Tag Archives: USCG

Three Days Running

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River Dunes continues to be an excellent place to rest a bit. The shelter there is 360 degree. The folks are friendly. The courtesy car is essential because services are distant.

We ate at M&Ms again and it seemed even better than the first time. They really know how to properly cook shrimp. We decided to give their conch fritters a try. On a platter, mixed with their Bahamian cousins, they would have been unidentifiable.

The sun had been particularly hard on our ensign; it was now red, white and corn flour blue. We stopped in at the Inland Waterway Provisioning Company and bought two replacements. Their price was 2/3 of what West Marine (less than a mile distant) wanted. The service at IWPC was excellent.

After picking up groceries at Town and Country, the small but well stocked grocery just before the turn back to River Dunes, we headed back for an afternoon of intensive rest and rebooting.

From here on, (actually Morehead City yesterday) we leave the sea behind in favor of browner and browner, fresher and fresher water — water sufficiently acidic, the longer we are in it the more it dissolves any barnacles we might have.

Broad Creek, even with a day of rest was a long run up from Mile Hammock, so we chose to go short for a couple of days.

We made our way up in near glassy conditions to Pungo Creek (near Belhaven, NC). The smoke from another fire smudged the horizon, but this one was upwind, small by comparison and extinguished before sundown.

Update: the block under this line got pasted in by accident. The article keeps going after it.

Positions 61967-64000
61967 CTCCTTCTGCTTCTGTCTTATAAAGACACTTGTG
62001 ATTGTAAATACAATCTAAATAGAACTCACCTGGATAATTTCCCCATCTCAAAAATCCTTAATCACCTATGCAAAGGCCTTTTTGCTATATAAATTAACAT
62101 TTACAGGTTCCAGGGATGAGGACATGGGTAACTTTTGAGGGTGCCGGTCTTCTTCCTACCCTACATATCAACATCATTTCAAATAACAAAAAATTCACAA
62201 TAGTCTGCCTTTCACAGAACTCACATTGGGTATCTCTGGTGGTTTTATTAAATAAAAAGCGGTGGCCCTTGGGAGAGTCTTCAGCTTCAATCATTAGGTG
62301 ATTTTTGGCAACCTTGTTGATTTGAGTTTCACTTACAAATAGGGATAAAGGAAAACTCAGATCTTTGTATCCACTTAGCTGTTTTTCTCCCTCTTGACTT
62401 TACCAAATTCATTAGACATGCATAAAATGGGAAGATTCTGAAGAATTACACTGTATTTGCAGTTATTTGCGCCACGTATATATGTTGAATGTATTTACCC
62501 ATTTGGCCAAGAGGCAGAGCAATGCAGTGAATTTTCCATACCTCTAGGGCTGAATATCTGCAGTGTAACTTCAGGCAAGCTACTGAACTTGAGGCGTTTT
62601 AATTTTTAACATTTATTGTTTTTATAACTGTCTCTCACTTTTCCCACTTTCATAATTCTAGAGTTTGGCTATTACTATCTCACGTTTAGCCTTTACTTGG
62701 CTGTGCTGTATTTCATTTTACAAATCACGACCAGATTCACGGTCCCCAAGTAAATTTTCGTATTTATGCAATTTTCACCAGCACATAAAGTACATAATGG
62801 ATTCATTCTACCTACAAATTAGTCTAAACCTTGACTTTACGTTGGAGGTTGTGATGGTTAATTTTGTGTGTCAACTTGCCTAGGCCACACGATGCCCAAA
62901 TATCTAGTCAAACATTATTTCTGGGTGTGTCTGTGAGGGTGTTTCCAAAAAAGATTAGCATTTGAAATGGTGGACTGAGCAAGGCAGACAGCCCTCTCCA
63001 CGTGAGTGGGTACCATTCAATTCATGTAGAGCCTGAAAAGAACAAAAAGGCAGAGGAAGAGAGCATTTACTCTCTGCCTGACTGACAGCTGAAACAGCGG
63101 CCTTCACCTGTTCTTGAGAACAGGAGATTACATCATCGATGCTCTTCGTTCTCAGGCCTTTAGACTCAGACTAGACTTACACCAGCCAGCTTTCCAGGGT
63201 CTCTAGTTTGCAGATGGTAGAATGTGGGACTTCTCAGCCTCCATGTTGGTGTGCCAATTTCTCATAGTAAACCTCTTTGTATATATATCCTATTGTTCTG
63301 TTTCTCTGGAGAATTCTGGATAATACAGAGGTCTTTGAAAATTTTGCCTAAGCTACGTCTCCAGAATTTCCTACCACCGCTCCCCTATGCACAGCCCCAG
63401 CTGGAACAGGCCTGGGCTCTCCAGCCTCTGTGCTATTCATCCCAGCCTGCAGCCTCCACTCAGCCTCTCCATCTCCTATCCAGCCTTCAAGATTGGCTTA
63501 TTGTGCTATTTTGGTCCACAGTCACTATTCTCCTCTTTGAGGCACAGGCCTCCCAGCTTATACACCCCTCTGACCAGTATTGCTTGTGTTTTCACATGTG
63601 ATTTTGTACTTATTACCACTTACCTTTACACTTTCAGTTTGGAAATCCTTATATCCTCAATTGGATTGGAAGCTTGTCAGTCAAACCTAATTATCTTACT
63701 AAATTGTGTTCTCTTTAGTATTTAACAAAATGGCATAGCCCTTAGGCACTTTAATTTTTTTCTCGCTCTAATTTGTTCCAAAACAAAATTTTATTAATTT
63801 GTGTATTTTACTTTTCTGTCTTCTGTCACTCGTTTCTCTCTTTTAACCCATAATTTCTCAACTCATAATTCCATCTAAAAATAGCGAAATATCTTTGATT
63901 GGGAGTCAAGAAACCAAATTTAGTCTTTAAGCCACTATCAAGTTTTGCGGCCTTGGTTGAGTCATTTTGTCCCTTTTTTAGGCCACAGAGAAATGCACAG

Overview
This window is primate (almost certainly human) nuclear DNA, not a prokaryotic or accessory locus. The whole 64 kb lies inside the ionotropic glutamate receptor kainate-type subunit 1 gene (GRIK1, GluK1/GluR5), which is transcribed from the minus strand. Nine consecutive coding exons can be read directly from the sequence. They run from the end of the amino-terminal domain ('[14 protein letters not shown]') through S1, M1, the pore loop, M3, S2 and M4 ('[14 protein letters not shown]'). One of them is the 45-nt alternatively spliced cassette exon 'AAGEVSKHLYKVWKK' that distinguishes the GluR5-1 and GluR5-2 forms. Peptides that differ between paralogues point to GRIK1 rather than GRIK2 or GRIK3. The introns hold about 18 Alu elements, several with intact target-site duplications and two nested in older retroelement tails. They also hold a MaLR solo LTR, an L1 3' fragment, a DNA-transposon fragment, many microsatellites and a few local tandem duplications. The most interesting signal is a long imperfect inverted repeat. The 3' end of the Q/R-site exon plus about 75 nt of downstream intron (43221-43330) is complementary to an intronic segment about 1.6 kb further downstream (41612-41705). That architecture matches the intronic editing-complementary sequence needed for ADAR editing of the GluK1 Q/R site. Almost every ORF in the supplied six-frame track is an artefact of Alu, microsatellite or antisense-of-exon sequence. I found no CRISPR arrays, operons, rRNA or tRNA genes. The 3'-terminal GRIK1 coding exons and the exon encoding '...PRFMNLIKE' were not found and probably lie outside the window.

We normally anchor on the south side, but there was so little breeze we decided to anchor in the middle and were glad of it. The breeze stayed below 5 knots the entire time and we were far enough out, we escaped the bugs and hitch-hikers ate the ones we didn’t.

We thought.

The next morning, we motored out, teased by a breeze that seemed sailable. It was gone before we had been in the Pungo River for as much as a mile.

So, onward we droned.

At River Dunes we had taken on 90 gallons of diesel. We had 85 hours of engine time (idle, normal, accelerated, etc) and the average consumption calculated out to 1.047 gallons per hour. We have been using a planning factor of 1.05. We were glad to see the lack of change.

We have 1053 hours on the engine. This translates to ~1100 gallons of propulsion fuel in 6.08 years. In my car alone, before consigning commuting to the personable history file, I used 1300+ gallons of fuel a year.

These are the kinds of things one thinks about when droning along…

After nearly 25 miles of Alligator-Pungo Canal, we pulled out of the waterway around 1430 and anchored behind large lighted daymarker off Bear Point (We anchored here in 1996 with our Freedom, Bright Star.). Our next leg was sixty miles with only one place to stop, and we don’t like that place.

As we pulled out, a boat following called up to say his navigation equipment had sounded an alarm that we had left the channel. Interesting.

Shortly thereafter, we got a call from the sloop Nightingale (we had talked farther south). It turned into a chat and discovery of common ground. They pulled out about a mile farther on. We look forward to meeting Beth and Stephen at some common stop someday.

The bugs we had missed in Pungo we found at Bear Point, except we didn’t find them. They found us.

The cockpit had accumulated barely visible biters. As we motored and motorsailed down the Alligator and into the Albemarle they feasted upon us. True to their source, the bites were unfelt for several hours until the started to itch like fire, swell like plague bubos, and generally drive us crazy.

Both the Alligator River and Elizabeth City Bridges were virtually throttle adjustment-free passages. The troublesome wiggle where siltation encroaches the channel north of the Alligator River Bridge has been remarked and may have been dredged. After bumping here (twice) since 2008, it was nice to see no less than 11.2 feet the whole way.